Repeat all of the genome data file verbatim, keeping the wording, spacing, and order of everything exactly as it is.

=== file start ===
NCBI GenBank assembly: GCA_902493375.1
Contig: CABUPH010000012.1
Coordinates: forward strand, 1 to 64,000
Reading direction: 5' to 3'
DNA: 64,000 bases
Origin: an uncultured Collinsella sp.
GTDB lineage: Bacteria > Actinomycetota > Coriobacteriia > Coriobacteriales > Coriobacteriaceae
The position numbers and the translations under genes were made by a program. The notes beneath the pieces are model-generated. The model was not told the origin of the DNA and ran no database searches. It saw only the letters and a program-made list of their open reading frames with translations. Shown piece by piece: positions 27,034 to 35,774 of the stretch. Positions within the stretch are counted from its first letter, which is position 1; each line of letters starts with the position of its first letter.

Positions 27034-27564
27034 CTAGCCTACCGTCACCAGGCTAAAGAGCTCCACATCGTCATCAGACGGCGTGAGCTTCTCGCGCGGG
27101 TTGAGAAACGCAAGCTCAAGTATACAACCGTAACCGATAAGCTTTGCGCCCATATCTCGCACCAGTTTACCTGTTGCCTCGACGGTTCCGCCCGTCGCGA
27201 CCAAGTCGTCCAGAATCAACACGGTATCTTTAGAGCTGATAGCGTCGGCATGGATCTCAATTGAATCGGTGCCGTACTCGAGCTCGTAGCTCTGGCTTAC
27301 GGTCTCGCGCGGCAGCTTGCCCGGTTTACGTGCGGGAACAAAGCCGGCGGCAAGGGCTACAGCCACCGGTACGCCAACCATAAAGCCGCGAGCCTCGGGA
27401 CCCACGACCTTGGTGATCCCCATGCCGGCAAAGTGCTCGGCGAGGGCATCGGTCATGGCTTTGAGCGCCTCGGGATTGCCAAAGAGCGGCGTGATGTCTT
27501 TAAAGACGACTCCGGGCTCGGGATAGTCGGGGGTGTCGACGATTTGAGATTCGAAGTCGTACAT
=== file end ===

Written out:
NCBI GenBank assembly: GCA_902493375.1
Contig: CABUPH010000012.1
Coordinates: forward strand, 1 to 64,000
Reading direction: 5' to 3'
DNA: 64,000 bases
Origin: an uncultured Collinsella sp.
GTDB lineage: Bacteria > Actinomycetota > Coriobacteriia > Coriobacteriales > Coriobacteriaceae
The position numbers and the translations under genes were made by a program. The notes beneath the pieces are model-generated. The model was not told the origin of the DNA and ran no database searches. It saw only the letters and a program-made list of their open reading frames with translations. Shown piece by piece: positions 27,034 to 35,774 of the stretch. Positions within the stretch are counted from its first letter, which is position 1; each line of letters starts with the position of its first letter.

Positions 27034-27564
27034 CTAGCCTACCGTCACCAGGCTAAAGAGCTCCACATCGTCATCAGACGGCGTGAGCTTCTCGCGCGGG
27101 TTGAGAAACGCAAGCTCAAGTATACAACCGTAACCGATAAGCTTTGCGCCCATATCTCGCACCAGTTTACCTGTTGCCTCGACGGTTCCGCCCGTCGCGA
27201 CCAAGTCGTCCAGAATCAACACGGTATCTTTAGAGCTGATAGCGTCGGCATGGATCTCAATTGAATCGGTGCCGTACTCGAGCTCGTAGCTCTGGCTTAC
27301 GGTCTCGCGCGGCAGCTTGCCCGGTTTACGTGCGGGAACAAAGCCGGCGGCAAGGGCTACAGCCACCGGTACGCCAACCATAAAGCCGCGAGCCTCGGGA
27401 CCCACGACCTTGGTGATCCCCATGCCGGCAAAGTGCTCGGCGAGGGCATCGGTCATGGCTTTGAGCGCCTCGGGATTGCCAAAGAGCGGCGTGATGTCTT
27501 TAAAGACGACTCCGGGCTCGGGATAGTCGGGGGTGTCGACGATTTGAGATTCGAAGTCGTACAT